This year, the tradition, for me, has changed yet again. For the first time, I won’t be in Canada for this Irish holiday. I now reside in Colombia – over 6,000 kilometres away from that Alberta home and 4,000 kilometres away from my mom. The traditions I’ve set for myself will continue to evolve as I celebrate this holiday and the ones to come. As we head into Paddy’s Day, my mom and I have already discussed our menus. She’ll make her St. Patrick’s Day stew on the weekend whereas I’ve made mine already. The difference: mine contained a cup not of Guinness, but a local beer: Club Colombia Negra.

Toronto transit receives massive funds infusion totaling nearly $9 billion

By Jessica Ashley Merkley

Let’s be honest, it’s clear that the Toronto transit system is due for an overhaul. I, like many out there, am faced on the daily with the somewhat archaic city transit system that can certainly do with an upgrade.

Perhaps the delays and technical issues that cause frustrations quite regularly to commuters, will be a thing of the past, all thanks to a massive infusion of funds granted to Toronto transit by both the federal and provincial government, this week.

It was announced yesterday that Toronto transit will be receiving a massive boost from the federal government to be put to use over the next decade. The provincial government has also stepped up and nearly matched the amount given by the federal government.

It is now confirmed that the federal government has allotted $5 billion to the city of Toronto’s transit system. Additionally, the provincial government has matched this amount, allotting over $4 billion for various projects that are in the plans for the city’s transit infrastructure.

During a press conference that was held in Mississauga on Wednesday, the infrastructure ministers on both the federal and provincial level, joined forces and announced the signing of a bilateral agreement, which will see nearly $12 billion of federal funds used across Ontario for public transit, various community projects and environmental green infrastructure throughout the next ten years.

Of the near-$12 billion, Toronto is set to receive over half of the funds which have been allocated for Ontario transit- a figure that is roughly $8.5 billion. This infusion of money will allow the city to pay 40 per cent of the cost for slated transit projects.

It’s certainly refreshing to witness two levels of government joining forces to achieve a common goal. Ontario Infrastructure Minister Bob Chiarelli, also holds the same opinion on this as I, stating “I often say that the people of Ontario are best served when all levels of government work together,” while at the press conference on Wednesday.

As to the reasons why Toronto was allocated such a massive sum compared to other regions of the province, Federal Infrastructure Minister Amarjeet Sohi explained:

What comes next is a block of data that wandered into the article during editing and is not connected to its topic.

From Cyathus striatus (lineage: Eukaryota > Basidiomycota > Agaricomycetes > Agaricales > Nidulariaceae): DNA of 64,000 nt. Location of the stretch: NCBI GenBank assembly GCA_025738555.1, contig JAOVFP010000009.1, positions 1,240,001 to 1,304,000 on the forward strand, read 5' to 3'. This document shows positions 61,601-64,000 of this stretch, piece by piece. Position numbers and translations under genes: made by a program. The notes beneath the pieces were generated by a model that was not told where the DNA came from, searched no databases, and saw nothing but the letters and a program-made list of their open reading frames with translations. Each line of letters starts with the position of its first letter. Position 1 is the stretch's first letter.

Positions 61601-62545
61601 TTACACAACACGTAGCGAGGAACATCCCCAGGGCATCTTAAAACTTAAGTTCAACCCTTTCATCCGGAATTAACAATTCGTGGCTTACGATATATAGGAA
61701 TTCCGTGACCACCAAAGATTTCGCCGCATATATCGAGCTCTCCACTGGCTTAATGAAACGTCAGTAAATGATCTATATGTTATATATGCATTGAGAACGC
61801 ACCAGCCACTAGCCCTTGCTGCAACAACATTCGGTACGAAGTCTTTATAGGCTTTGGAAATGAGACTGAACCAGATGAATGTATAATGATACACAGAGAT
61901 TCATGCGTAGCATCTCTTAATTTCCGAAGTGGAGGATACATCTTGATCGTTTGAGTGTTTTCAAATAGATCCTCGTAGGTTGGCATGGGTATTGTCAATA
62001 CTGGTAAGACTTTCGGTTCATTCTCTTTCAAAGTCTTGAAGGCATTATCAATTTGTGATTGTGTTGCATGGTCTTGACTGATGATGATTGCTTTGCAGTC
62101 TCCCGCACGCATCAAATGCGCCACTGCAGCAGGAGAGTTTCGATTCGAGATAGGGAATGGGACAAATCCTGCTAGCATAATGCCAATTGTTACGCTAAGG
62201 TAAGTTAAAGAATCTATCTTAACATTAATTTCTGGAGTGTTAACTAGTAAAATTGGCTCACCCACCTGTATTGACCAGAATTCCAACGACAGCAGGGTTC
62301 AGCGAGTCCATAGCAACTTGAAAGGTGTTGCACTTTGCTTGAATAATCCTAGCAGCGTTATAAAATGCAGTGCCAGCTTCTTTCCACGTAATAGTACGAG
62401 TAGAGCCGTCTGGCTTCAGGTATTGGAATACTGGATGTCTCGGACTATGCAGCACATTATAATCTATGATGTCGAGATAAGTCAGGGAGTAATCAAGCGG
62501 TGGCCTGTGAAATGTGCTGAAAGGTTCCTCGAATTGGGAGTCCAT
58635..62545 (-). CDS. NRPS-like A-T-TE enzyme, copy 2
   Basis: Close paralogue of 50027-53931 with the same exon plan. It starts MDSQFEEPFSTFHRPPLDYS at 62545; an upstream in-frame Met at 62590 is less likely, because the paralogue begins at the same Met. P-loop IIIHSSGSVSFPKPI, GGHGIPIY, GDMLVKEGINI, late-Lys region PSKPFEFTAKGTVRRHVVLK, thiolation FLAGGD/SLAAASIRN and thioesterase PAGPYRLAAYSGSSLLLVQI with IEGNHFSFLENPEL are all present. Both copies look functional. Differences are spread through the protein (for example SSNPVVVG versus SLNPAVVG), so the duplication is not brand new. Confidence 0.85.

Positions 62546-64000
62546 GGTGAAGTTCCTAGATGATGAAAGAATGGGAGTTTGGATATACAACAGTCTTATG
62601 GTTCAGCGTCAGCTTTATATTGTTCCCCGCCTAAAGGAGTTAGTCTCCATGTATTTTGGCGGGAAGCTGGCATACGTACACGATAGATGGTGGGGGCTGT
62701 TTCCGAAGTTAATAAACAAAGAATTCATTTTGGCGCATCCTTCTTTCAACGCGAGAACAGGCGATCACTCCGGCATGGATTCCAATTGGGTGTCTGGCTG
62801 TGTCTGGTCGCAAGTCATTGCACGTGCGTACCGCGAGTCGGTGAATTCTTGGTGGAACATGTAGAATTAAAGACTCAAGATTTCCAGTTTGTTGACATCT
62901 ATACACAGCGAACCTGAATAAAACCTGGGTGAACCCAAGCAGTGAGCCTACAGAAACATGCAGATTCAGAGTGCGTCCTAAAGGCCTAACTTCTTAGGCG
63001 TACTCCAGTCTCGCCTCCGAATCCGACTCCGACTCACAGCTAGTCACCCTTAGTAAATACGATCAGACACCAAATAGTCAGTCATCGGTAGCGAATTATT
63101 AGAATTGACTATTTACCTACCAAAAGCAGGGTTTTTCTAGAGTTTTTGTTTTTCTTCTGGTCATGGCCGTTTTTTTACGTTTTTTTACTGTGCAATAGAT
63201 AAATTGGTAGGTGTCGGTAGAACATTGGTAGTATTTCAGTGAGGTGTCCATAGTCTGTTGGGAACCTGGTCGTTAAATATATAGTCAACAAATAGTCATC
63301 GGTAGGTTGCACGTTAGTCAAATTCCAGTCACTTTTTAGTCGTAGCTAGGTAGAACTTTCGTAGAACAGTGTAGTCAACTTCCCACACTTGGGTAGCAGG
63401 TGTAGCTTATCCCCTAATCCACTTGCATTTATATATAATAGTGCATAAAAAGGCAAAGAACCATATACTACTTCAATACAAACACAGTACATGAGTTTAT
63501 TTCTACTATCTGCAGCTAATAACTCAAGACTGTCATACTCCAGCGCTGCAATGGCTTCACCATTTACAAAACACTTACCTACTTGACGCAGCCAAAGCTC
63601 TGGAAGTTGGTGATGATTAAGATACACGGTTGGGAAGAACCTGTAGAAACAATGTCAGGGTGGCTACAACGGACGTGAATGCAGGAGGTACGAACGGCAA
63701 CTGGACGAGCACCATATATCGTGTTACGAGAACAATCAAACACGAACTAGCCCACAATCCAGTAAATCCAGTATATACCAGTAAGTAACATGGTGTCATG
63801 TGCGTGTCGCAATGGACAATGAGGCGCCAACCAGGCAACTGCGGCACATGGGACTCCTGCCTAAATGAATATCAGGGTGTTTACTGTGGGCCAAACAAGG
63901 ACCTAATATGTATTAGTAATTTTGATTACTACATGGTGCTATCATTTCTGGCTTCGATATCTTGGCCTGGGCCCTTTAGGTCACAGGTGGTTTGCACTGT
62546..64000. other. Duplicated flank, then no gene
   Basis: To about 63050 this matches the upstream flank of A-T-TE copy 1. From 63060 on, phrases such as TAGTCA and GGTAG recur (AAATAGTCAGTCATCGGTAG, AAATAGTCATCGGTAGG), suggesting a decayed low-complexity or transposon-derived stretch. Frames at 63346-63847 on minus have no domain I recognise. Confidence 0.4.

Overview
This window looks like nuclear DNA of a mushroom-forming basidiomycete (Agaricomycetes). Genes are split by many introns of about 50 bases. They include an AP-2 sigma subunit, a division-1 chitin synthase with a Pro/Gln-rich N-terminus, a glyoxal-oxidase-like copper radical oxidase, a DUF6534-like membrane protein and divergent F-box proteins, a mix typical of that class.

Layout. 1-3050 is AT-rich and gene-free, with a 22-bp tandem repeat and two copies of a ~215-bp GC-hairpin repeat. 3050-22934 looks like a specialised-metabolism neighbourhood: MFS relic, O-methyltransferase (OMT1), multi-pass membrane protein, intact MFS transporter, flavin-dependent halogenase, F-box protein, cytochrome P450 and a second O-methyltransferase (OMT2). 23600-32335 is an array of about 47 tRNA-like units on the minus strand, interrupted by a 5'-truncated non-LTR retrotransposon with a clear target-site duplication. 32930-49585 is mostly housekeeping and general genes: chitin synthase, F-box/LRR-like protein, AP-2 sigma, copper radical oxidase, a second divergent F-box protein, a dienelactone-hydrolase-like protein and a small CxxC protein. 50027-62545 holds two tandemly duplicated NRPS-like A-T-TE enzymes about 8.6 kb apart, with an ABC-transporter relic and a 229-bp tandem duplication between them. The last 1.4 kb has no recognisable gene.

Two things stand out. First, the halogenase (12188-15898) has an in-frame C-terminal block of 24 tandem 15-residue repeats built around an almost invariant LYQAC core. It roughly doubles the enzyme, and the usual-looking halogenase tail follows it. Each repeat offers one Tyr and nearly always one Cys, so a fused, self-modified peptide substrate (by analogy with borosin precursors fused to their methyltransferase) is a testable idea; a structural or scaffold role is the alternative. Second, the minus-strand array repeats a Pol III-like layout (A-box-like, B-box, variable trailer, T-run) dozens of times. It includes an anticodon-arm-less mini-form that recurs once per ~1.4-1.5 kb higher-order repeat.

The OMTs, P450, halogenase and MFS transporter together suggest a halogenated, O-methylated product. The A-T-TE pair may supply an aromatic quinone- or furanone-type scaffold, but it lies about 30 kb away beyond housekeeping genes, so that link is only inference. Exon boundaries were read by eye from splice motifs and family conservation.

“The city of Toronto is getting a significant amount of money, Toronto’s ridership is larger and we want the resources to go where the resources are needed.”

The specific plans for how the funds allocated to Toronto transit will be used, have yet to be determined fully, however, the financial boost is sure to bring massive improvements to Toronto transit over the years.

The #MeToo campaign is a revolt not a witch hunt

The #MeToo campaign was designed to point out the widespread prevalence of sexual harassment, but here in Canada reaction to the campaign is widespread disapproval.  Instead of embracing and supporting women who speak out about sexual harassment, many Canadians choose to scorn, shame and defame them.

Research into sexual assault has found that, on average, only 4% of allegations are proven false, while 40% of those accused are proven to be guilty.  People who don’t know this research insist that innocent men will be destroyed by false accusations and claim the #MeToo movement is just a “witch hunt.” They ignore the facts. And these facts make it easy to identify a sexual predator:

  • Sexual predators push their victims into the court of public opinion to try to discredit them. They don’t care about the harm or shame they cause their victim
  • Sexual predators deny all accusations, unequivocally and strongly. They take to social media to broadcast their denial and shame their victim.
  • Sexual predators threaten defamation. This is designed to scare other victims from stepping forward, and push witnesses into hiding.
  • Women who come out publicly always get scorned and shamed – nobody wants that kind of attention, but sexual predators try to insist that their victims step forward to face the scorning.

Sexual predators need to scare both victims and witnesses from stepping forward, and threats of lawsuits are a common tactic they use to push witnesses into hiding.  Too few people know enough about the law to realize that they can’t be sued for giving private testimony.

Innocent men don’t push their case out to the court of public opinion, or allow women to be vilified when they come forward. Most large corporations have a sexual harassment policy that requires complete confidentiality through an investigation. This confidentiality is key to a fair investigation as it protects the woman who make the allegations, and the witnesses who might come forward.  It also conveys the message to all employees that they are free to report sexual harassment without being punished. Any company that doesn’t follow these guidelines has extremely questionable HR practices.